My Story Part II

    Where were we? I never felt that I was out of the ordinary, per se. I mean, we’re all unique, I guess. I knew there was an issue when I began hearing a voice outside my head and there being no one around to have said it. It began with simply saying my name. Repeatedly. As I mentioned earlier, I had a very active inner dialogue; I would speak to a voice that didn’t sound unlike my own, but that voice eventually morphed into two other voices. If you’re keeping score, that’s three voices. Two internal and one external. So, as I write this, I’m experiencing one of the voices narrating my actions and telling me what I should be doing next. It clogs up my brain. It’s taking a long time to write this out, as I can’t concentrate on the progression of each word. I’m going to leave this bit in as I do my revisions. But back to the three voices: I’ve never had a voice tell me to do any harm to myself or anyone else. It’s typically the opposite. I receive encouragement and directions to help someone. For example, if I am walking up to a door at the same time as another person, I get the narration, “You’re about to open the door. You should hold it for them.” 

    That’s the next level of my progression. By now I’m in my first year of college, starting to be challenged mentally in class, and I have two voices in my head discussing lunch. That’s whimsical and definitely not typical, but I do have a memory of the professor discussing the skunk cabbage and its ability to raise its temperature to melt snow. It also stunk, thus the name, “Skunk Cabbage.” Me trying to tune out the meal options in the cafeteria for that day didn’t make for conducive learning.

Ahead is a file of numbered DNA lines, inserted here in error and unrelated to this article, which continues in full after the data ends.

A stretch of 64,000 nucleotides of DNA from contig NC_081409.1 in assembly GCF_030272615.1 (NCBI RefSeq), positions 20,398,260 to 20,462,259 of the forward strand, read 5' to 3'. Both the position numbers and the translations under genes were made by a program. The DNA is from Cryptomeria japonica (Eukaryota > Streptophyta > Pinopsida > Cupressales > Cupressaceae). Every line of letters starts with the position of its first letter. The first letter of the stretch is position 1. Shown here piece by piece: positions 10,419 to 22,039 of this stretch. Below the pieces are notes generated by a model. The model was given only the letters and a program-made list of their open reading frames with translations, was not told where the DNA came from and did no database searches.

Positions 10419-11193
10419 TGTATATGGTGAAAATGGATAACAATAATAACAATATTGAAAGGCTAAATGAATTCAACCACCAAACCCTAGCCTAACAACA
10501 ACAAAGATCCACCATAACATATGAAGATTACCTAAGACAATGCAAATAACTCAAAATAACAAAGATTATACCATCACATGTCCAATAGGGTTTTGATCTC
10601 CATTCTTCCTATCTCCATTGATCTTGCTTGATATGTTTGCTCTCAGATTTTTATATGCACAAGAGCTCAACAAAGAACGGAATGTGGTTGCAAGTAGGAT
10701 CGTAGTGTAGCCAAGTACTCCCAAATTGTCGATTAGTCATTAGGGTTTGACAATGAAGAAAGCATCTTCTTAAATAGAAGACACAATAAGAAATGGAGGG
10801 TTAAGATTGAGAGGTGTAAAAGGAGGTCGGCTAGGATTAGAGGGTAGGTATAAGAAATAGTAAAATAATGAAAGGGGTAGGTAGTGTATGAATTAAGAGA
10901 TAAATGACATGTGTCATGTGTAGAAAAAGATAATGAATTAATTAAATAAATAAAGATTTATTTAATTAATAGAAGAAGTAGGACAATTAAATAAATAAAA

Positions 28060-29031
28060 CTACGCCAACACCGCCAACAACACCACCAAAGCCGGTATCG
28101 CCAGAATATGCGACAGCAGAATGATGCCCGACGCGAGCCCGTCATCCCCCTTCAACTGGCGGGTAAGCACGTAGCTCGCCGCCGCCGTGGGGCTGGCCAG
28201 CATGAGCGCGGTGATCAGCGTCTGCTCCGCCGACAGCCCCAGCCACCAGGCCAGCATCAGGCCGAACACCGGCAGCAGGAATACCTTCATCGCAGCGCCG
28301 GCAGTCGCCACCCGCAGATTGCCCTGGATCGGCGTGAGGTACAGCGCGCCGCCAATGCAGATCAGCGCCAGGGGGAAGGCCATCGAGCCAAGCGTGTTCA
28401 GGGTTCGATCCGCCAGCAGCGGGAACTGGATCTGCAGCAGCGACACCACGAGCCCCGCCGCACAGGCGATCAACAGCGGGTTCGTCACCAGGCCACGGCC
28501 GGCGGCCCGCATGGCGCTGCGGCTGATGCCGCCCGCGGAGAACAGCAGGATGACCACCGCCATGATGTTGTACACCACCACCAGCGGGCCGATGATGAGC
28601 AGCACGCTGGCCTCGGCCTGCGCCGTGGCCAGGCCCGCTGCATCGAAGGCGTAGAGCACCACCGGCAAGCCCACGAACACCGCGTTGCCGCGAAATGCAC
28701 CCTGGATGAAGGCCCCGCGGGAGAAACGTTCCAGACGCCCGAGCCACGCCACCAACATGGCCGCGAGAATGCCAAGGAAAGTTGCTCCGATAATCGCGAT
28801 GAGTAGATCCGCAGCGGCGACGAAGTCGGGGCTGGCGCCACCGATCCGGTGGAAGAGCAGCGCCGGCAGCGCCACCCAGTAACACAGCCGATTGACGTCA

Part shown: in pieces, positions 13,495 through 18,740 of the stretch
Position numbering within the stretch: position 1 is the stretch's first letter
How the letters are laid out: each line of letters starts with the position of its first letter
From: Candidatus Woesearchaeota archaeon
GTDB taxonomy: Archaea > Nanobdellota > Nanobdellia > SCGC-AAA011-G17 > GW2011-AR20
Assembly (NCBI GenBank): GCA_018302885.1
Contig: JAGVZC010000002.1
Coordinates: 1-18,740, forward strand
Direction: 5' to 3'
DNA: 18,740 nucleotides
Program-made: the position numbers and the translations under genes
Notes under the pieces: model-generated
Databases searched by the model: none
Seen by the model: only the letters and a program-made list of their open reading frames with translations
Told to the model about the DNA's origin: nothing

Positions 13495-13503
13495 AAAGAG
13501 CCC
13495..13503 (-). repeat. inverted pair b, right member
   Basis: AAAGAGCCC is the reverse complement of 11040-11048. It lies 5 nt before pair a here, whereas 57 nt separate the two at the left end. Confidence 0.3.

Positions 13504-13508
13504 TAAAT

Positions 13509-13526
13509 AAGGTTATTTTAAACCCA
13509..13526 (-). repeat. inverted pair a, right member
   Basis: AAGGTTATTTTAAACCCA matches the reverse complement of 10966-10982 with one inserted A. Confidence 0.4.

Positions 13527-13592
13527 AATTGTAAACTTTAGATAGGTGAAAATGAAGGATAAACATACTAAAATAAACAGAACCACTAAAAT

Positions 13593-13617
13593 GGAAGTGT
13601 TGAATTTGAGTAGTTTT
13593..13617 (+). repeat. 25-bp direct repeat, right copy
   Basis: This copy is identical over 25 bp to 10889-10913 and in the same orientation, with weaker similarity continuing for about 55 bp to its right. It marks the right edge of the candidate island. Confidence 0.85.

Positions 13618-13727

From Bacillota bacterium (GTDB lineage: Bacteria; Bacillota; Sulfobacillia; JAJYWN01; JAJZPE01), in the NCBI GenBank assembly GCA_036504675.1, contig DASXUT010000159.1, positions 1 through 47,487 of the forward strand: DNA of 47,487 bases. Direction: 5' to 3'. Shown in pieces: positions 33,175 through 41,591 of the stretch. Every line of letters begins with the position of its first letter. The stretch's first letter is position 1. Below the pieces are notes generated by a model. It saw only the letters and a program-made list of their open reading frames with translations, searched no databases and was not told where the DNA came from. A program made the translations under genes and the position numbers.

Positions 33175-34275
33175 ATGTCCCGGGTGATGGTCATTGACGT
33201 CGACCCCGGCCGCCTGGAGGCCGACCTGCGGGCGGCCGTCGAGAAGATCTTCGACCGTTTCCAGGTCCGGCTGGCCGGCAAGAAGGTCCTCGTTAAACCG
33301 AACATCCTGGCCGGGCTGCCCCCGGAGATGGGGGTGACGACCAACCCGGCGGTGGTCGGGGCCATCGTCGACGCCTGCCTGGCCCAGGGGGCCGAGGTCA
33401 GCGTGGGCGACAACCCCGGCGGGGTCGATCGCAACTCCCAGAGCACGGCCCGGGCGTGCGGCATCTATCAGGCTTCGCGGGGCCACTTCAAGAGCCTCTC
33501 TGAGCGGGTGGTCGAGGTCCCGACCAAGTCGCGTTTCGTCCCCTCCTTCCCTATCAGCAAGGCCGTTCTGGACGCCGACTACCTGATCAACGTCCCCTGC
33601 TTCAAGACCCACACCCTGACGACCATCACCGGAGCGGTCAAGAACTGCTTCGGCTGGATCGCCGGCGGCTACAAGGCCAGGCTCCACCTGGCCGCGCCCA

At this point, I had yet to seek help for anything but depression and anxiety. I went about my life as though the voices were just part of the daily grind. I began being worn down; however, shortly after the loss of several close family members, I went to the on-campus therapist. We talked. It helped. I was able to talk through my grief, but the voices were still a heavy presence. I was referred to a psychiatrist and more medication was piled on top. It helped with mounting anxiety and the looming depression, but it became harder and harder to function in school. My grades spiraled out of control. 

    I went on a trip to Belize with one of my biology classes and felt amazing. Leading up to the trip, I wasn’t anxious about it at all. While there, I made memories that I hope to carry with me forever, but things didn’t stay up for long. I got back and quickly started crashing. I was going down fast. I called my mom, and she came down and stayed with me for a few days in a hotel. I was emotional and nearly catatonic. That was my first big break from reality. The next would be even more drastic.